Thank you for the opportunity to respond to the letter regarding the article by S un et al. on the treatment of the dentinogenic ghost cell tumor (DGCT). The DGCT is an extremely rare odontogenic tumor. According to Buchner’s research of 215 cases of intraosseous calcifying odontogenic cysts, he found that the calcifying odontogenic cysts (COCs) account for 1-2% of all odontogenic tumors, and only 2–14% of COCs are solid tumors. These solid tumors were considered to be DGCTs. Thus based on even a large sample size of patients that may have DGCTs, it remains a very rare finding. Therefore, even though our 10 year experience of a sample size was small (N=7), the findings are of significance. Of the 7 patients, 5 had recurrences. All of these 5 patients had been initially treated conservatively using only curettage. Of the 2 patients that had been treated using aggressive local resection, no recurrences were found. So in our experiences it appears that intraosseous DGCTs should be treated similar to recommendations for ameloblastoma. We feel that enucleation is the appropriate treatment for most calcifying cystic odontogenic tumor (CCOT), but not for the DGCT.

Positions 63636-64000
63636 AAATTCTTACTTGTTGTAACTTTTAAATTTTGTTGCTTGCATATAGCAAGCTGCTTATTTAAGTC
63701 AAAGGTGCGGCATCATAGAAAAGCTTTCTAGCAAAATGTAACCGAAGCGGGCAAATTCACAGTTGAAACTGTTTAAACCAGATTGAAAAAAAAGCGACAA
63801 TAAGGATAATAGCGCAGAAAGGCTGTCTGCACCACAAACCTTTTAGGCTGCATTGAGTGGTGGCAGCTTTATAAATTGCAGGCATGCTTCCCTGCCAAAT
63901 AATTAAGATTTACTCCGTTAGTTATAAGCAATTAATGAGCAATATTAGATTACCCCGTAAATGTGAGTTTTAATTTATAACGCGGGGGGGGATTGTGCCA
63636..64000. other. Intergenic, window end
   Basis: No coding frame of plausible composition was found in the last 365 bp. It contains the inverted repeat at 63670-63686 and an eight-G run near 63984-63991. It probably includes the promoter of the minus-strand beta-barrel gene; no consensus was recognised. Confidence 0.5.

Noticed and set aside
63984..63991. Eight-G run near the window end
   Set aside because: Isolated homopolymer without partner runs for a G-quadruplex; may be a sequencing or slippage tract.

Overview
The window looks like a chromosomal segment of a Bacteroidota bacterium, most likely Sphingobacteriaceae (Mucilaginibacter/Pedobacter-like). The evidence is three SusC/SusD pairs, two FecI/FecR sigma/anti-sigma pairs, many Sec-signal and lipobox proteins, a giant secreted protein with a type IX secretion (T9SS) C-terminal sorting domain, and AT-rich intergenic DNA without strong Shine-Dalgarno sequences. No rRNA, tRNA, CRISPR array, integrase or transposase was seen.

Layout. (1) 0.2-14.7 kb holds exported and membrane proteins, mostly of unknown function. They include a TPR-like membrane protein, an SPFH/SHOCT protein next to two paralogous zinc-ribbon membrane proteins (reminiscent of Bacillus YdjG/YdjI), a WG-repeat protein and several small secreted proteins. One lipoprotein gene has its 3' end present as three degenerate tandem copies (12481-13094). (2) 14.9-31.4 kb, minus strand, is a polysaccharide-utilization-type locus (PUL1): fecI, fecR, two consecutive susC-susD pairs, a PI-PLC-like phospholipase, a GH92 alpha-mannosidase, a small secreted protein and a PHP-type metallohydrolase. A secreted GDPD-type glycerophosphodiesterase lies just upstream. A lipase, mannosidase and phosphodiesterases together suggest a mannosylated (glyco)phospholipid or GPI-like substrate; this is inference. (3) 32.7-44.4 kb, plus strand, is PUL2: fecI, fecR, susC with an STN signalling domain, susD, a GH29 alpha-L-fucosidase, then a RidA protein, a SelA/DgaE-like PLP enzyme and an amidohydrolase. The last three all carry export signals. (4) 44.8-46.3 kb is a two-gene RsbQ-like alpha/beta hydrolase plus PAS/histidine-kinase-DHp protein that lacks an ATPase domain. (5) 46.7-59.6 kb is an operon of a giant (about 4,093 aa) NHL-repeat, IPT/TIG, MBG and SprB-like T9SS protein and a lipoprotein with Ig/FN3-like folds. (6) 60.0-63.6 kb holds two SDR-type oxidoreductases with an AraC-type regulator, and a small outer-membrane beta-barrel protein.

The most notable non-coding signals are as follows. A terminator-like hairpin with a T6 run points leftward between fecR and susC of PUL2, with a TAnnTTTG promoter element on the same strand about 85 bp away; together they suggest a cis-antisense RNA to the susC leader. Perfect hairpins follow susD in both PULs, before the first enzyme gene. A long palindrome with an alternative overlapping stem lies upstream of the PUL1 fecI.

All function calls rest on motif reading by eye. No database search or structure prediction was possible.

Likewise, Kasahara et al. reviewed 11 patients with DGCT in the literature, and found that the recurrent rate was 36%, and recommended that the treatment of DGCT should be similar to the ameloblastoma, and the patients should remain in long-term follow-up.
We understand and appreciate the concerns raised in the letter to Editor but stand behind our findings, clinical results and conclusion. However, we agree additional studies with larger population size are needed to definitively determine if aggressive resection is the best treatment of the DGCT.
Mr. Enyi Tang